I know the number of known words to reach each level thanks to this page:
But how much reading would I need for each level?
I’m currently on Beginner 2 and it says I need 55700 words of reading, but how about the other levels? I just want to know the number so I have something to aim for. This is for Japanese btw.
Your level at LingQ depends on number of Known words only, words of reading do not affect your level.
What Zoran said - it depends only on your known words, not on words of reading.
It also depends on what you are reading (among other things obviously), to know how much you need to read to get to a next level. e.g. for Japanese I’ve read 906k words and I’m at advanced 1. For French I’m almost advanced 2 - at 1 million words read.
Then again I started with knowledge of both languages, so I breezed through some of the earlier levels.
For estimates on how much you need to read to be able to read fluently, I’ve heard anything between 1.5 and 4 million words read depending on the person (I’m not there yet, so can’t confirm ).
As zoran said, the levels only look at known words, but I think this is a mistake. There should be a combination of known words and words read as I believe words read is a better indicator than known words to really judge someone’s level (of course a minimum known words number is very important). By only using a known words count, this unfortunately pressures people into reading material that has higher unknown words than they probably should be reading. Just because you know lots of words doesn’t mean that you are a good reader (comprehension level) or can read with decent speed (reading with speed is better for listening comprehension than a slow reading ability with lots of known words). My own recommendation for levels using words read is roughly:
Beginner 1 = 50k
Beginner 2 = 100k
Intermediate 1 = 250k
Intermediate 2 = 500k
Advanced 1 = 1M
Advanced 2 = 3M
azarya, I’ve heard similar numbers. I think fluent reading (which is a subjective term because it depends highly on what you’re reading) is at least 3M and up to 10M words read. If a 300 page book has about 100k words, then 10M words read is 100 books. That’s considerable volume.
This is very close to the system I’d design. It is hard to make it one-size fits all as some languages have differences in what constitutes a “word” in how LingQ defines it. The important part to me is that it really does double between each level, and the number is going to be considerable for any language learned.
At least 3M will give you an idea of how far have you come along and where will you need to go. This is a good number to aim for as you will be in a position to do a self-assessment of your true reading ability.
I agree. It does become difficult to compare required words read across languages. For example, in French there are lots of small words like prepositions, so the words read statistic feels inflated when I check my stats. However, French has lots of overlap between English and Spanish, and so it shouldn’t require as many words read to reach a certain level. On the other hand, Russian has much longer words which contain more information per word than romance languages. So Russian words read statistics feel low compared to how much information was processed (on the flip side, the known words statistic has to be higher than romance languages to account for this difference. It seems like the measure of language levels really comes down to total information processed which is a function of words read and known word counts). In the end I think the words read levels that I mentioned can be adjusted +/- 25% depending on the language and the learners language history.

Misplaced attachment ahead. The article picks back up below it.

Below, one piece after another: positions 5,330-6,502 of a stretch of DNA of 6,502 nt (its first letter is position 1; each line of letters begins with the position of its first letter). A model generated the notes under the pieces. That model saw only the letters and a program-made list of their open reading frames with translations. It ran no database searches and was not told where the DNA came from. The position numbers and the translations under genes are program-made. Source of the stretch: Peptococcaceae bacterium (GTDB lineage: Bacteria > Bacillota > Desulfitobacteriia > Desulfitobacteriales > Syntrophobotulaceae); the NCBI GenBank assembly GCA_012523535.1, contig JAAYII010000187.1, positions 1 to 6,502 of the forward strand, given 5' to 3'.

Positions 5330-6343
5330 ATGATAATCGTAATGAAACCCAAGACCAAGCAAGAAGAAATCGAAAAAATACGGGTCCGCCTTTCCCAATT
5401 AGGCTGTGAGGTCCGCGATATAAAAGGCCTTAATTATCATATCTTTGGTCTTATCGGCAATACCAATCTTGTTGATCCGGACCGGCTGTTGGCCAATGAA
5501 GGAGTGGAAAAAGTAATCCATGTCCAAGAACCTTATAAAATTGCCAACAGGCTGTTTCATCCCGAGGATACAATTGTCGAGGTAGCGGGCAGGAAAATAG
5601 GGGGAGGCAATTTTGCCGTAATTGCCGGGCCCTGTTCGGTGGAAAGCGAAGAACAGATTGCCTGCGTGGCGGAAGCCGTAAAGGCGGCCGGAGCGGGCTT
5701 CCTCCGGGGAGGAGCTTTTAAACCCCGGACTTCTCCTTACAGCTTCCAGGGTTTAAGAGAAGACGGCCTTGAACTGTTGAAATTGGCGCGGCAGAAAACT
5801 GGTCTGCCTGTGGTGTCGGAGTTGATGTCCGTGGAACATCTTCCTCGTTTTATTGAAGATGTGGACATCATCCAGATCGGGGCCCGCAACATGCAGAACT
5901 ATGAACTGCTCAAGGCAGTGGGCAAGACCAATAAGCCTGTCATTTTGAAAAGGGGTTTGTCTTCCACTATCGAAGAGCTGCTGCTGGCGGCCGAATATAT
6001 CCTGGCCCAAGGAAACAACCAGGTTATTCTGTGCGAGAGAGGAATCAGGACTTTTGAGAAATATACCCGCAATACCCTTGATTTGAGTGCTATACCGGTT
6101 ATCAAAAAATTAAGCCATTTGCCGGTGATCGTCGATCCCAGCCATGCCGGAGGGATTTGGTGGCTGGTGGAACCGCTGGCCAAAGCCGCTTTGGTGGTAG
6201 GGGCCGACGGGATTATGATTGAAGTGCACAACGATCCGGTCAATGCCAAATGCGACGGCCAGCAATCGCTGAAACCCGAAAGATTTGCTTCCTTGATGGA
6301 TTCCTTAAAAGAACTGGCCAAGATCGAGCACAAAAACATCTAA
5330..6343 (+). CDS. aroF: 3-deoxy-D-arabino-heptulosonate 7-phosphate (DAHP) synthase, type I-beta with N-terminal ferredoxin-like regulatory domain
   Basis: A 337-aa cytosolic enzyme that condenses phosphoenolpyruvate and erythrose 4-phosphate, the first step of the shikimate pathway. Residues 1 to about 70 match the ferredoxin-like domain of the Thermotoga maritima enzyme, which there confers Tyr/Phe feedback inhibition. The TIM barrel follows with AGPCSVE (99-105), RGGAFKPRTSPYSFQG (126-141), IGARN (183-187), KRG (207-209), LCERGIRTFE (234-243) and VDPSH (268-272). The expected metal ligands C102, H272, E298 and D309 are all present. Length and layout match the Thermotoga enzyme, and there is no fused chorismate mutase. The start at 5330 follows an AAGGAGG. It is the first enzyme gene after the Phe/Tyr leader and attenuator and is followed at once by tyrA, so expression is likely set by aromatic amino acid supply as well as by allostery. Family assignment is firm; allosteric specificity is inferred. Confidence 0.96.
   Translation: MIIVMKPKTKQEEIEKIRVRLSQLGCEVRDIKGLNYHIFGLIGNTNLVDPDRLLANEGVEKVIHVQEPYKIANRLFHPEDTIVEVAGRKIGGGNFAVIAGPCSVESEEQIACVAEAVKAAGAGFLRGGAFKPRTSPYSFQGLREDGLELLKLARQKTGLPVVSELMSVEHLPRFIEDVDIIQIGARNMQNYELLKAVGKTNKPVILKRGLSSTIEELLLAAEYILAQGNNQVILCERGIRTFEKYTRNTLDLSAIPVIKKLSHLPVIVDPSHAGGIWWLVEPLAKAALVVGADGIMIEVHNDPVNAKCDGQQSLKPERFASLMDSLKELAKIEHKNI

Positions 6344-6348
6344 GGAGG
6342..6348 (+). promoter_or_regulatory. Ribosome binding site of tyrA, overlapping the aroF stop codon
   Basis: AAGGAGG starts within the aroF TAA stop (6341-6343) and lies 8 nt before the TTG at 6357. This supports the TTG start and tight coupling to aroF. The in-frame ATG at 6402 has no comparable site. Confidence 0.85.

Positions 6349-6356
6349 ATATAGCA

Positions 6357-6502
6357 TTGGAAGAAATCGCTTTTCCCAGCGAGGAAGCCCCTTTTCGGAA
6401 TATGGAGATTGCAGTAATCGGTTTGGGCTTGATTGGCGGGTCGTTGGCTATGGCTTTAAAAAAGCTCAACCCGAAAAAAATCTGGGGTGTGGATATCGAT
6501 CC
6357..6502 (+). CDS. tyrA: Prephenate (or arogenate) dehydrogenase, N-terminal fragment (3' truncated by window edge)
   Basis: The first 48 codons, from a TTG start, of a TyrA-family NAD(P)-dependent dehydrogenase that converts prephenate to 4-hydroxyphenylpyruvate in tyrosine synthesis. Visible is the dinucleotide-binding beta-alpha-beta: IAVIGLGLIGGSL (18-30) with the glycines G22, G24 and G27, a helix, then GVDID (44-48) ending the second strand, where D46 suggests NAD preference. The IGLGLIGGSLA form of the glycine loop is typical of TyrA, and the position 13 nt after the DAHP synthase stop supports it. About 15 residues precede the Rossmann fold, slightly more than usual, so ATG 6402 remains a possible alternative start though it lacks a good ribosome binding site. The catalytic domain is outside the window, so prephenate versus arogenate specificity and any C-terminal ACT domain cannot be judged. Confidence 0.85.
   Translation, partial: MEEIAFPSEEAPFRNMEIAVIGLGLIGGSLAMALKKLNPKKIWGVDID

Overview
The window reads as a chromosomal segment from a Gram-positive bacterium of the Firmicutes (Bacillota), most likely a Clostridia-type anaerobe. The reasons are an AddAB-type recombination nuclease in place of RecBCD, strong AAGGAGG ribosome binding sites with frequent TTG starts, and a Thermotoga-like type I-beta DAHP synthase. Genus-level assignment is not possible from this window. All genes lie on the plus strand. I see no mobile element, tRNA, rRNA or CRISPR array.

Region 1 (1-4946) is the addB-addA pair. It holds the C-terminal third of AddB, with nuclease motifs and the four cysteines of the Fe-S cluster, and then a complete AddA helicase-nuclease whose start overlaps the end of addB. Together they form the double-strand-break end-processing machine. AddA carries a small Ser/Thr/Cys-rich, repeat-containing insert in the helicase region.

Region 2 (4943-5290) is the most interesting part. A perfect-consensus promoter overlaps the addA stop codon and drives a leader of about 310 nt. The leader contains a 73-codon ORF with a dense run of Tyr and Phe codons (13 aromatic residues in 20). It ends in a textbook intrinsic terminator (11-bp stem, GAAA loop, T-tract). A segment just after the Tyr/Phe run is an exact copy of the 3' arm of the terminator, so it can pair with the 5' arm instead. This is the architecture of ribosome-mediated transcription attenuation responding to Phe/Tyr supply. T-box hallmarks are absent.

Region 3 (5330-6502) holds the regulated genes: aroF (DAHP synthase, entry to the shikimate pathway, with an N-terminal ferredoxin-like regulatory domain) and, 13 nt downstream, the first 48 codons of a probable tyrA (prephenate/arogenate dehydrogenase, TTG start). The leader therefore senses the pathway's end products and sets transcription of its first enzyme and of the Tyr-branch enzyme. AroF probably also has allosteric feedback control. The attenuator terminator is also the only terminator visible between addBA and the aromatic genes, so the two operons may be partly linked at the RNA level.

This is interesting. So to break through each level you’d have the words read as the primary way to break through each level, with a minimum amount of known words for each? This is good to keep in mind.
I was finding myself constantly pushing for all the unknown words, but it was burning me out a bit. That being said it’s probably good to rotate between the two (reading to push for new words, or reading over text with words that you already know)
Yep thanks. Yeah I know about the known words thing but was curious about the words that you want to aim for for each level.
Yea I started in a mindset where I was focused on “Known Words” until I realized that that isn’t something I can directly control. What I realized is I can control how much time I spend engaging with native content (primarily reading and listening). By setting goals like this and consistently hitting them you will be shocked at your progress. It’s also worth mentioning that a 1 million words read might seem staggering or almost impossible, but as you get used to the language and your reading speed increases each million words will be that much faster!
I think we need a mix of novelty and repeated content. That balance probably changes over time. Maybe it’s 99% repeated day 1, and 1% repeated day 1000. You will have diminishing returns reading the same content over and over again, especially in short succession. However never repeating content will mean there are low frequency words, patterns and concepts that you may never fully master.
Absolutely, the information density per set of characters delimited by a set of spaces or punctuation is going to be so variable. On the one hand you will have atomic analytical languages, and on the other you will have poly-synthetic languages where most sentences are just 1-2 “words”.
The only thing I’d be even more bullish on is I’d say +/- 50% or maybe even more. Though that is completely without data to support it. Maybe +/- 25% is enough to cover 80%+ of people’s experiences. I’d actually really be curious if anyone had any hard data correlating words read to proficiency or reading comprehension in an L2.
This was very helpful. Thanks!